On the other hand, one of the worst books I worked on – and I mean this was a real turdball, folks- is an audiobook called “Blockchain – The Simple Guide to Everything You Need to Know.”
Let me save you some time. Here is what you need to know:
Do not listen to this audiobook. It is just terrible.
But it has sold hundreds of copies. I’ve made more money off this dumb piece of garbage than almost all of the other books I’ve recorded put together. I cannot begin to fathom why.
Similarly, the gardening books sell reasonably well. And the books on haunted places in America (I’ve recorded two of those), also move at a pretty good clip, too.
I take particular pleasure in the fact that- thanks to the current Republican nominee for President- my audiobooks on narcissism and sociopathy are selling really well. (Thanks, Donald!)
So…you never know. You record them, you put them on the market…and you hope.
At the beginning of this month, I passed a personal milestone: I hit 1,000 in audiobook sales. By the end of this month, I should hit 1,500. For the past two months in a row, I’ve sold over 500 books a month, which is very nice indeed.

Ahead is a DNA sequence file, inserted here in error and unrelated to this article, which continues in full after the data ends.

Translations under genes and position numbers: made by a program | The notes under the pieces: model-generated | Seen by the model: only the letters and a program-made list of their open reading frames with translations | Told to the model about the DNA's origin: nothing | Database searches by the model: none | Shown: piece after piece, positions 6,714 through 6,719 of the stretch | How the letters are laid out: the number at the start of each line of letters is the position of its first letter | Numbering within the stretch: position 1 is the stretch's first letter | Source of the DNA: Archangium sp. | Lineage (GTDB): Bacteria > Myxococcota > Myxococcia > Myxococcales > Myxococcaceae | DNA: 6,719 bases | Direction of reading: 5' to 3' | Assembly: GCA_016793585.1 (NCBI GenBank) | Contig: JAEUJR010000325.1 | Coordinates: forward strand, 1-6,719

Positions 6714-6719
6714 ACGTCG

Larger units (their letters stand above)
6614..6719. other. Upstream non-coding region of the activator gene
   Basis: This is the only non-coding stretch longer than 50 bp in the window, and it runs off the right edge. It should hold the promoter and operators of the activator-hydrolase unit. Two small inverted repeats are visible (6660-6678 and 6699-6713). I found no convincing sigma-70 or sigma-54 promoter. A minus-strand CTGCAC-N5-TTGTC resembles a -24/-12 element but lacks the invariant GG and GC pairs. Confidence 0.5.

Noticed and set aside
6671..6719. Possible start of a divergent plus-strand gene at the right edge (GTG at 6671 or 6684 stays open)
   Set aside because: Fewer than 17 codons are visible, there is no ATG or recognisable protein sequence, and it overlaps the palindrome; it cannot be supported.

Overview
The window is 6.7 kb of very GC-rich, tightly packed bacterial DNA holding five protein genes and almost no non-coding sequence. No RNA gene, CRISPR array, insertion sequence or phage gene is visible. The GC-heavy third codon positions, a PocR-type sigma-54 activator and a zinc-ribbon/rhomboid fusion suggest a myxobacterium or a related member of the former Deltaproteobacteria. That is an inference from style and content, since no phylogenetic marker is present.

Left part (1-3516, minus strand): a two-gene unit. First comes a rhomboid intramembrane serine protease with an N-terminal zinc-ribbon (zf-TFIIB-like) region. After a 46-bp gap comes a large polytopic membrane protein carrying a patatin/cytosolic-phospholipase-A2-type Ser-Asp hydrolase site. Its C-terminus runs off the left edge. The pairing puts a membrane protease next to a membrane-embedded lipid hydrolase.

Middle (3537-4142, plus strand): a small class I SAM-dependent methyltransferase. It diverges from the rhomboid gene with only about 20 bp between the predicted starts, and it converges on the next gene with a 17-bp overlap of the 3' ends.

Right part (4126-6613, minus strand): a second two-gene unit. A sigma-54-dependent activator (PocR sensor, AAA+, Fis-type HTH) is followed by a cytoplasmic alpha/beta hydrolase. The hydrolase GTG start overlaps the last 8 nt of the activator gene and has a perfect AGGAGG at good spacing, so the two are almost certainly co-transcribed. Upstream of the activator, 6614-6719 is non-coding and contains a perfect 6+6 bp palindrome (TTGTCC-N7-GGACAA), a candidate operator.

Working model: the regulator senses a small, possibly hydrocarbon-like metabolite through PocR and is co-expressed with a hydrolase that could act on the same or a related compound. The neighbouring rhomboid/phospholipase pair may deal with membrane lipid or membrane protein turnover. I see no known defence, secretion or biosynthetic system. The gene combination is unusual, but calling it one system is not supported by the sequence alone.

In April, I had one book for sale under the Royalty Share contract. By the end of May, I had twenty. I added twenty more in June and another twenty in July. By the end of this month, I should have roughly 80 books for sale, and hope to hit a hundred or more by the end of September.
Most of them- except for the real duds- will continue to generate money for months and months after I’ve finished recording them. Personally, I think of each of them as little commercials spitting back tiny residuals for me every month.
And remember, my contract with each author is for seven years. So, how should that work out?
******WARNING: NUMBERS ARE ABOUT TO HAPPEN*******
But remember: Bigfoot and Frankenstein await you
at the end of it. Not much further.
Okay: let’s say I record a book that is one hour long. To record it and prepare it takes me about two hours, all told (including recording it, editing it, cleaning it up, adding the titles and the music, and loading it up to the site. Assuming there are no corrections, of course).
So…in order for it to be worth my while, I’d need to make…what? Forty bucks for every hour I spent on it? So that’s about $80 worth of sales I need to generate for that one book. Over seven years.
If I get a about a buck for every book sold (it’s actually slightly less than that) and I sell only one book a month over the next seven years, then I’ll make my eighty bucks for this particular tome, but not a dime more (and that would be a pretty pathetic seller, admittedly).
But the truth is:
The books are averaging sales, each of them, of about 8 books a month. And if I can get the number of books sending money my way to…100? 150? More?